WHAT'S IN THIS CHAPTER?
Setting expert preferences
Changing command key shortcuts and editor key bindings
Using alternate editor applications
Creating custom text macros and command scripts
Making your own project, file, and target templates
Apple is famous for developing spare and elegant software. Rare indeed is the Apple application that suffers from "featurosis" — a malady of ever-expanding specialized features that eventually smother an application in an incomprehensible maze of commands and options.
Developers, however, are not consumers. At least they don't think of themselves as consumers. Developers are professionals that expect, nay demand, that almost every aspect of the tools they use be under their control to alter, repurpose, and tweak as they see fit. I have personally worked with a developer who, dissatisfied with the warnings produced by a compiler, downloaded its source code, corrected the perceived flaw, and built his own personalized version to use. Although the wisdom of his actions are debatable, the spirit of "if you don't like the way it works, build your own" runs deep and strong through the developer community.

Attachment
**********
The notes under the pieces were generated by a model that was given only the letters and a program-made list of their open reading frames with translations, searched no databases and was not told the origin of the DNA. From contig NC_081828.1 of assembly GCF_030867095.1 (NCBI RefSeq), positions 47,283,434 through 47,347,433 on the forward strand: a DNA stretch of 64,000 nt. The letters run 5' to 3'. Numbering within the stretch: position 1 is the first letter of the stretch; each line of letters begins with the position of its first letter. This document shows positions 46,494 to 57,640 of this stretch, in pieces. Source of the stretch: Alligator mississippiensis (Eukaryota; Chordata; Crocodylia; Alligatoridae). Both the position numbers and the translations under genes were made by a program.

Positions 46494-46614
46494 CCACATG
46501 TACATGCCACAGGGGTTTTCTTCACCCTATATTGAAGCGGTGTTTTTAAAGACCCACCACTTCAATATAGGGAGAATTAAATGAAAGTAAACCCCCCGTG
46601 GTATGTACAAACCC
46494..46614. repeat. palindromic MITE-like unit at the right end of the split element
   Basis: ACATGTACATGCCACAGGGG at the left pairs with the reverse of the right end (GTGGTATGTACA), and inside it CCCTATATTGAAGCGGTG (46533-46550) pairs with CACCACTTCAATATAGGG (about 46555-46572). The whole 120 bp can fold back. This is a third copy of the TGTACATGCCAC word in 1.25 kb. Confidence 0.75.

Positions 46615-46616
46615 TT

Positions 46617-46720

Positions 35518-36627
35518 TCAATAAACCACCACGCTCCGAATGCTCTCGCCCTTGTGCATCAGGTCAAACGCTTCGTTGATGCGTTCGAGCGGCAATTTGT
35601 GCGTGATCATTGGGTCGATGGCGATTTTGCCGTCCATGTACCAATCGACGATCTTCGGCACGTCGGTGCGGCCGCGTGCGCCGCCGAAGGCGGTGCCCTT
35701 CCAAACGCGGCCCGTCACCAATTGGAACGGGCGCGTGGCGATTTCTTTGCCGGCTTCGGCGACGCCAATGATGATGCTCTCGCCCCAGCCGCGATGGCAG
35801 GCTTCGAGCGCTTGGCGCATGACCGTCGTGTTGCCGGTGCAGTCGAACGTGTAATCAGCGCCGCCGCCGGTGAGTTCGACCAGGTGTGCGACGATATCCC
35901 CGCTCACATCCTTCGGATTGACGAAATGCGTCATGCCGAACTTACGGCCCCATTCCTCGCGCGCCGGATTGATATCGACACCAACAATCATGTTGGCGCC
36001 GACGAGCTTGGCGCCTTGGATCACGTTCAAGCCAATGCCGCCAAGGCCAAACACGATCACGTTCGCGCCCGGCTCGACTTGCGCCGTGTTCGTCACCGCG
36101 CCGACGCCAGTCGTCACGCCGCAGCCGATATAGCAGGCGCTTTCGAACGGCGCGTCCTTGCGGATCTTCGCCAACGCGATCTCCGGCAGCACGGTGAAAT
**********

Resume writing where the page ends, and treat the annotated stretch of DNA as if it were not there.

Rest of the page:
For this reason, Xcode is a departure from most software produced by the engineering teams at Apple. Xcode has a dizzying array of customizable options, as witnessed by the monstrous Xcode Preferences window. Using the Xcode interface, you can completely customize the keystrokes used to invoke every Xcode command and motion. ...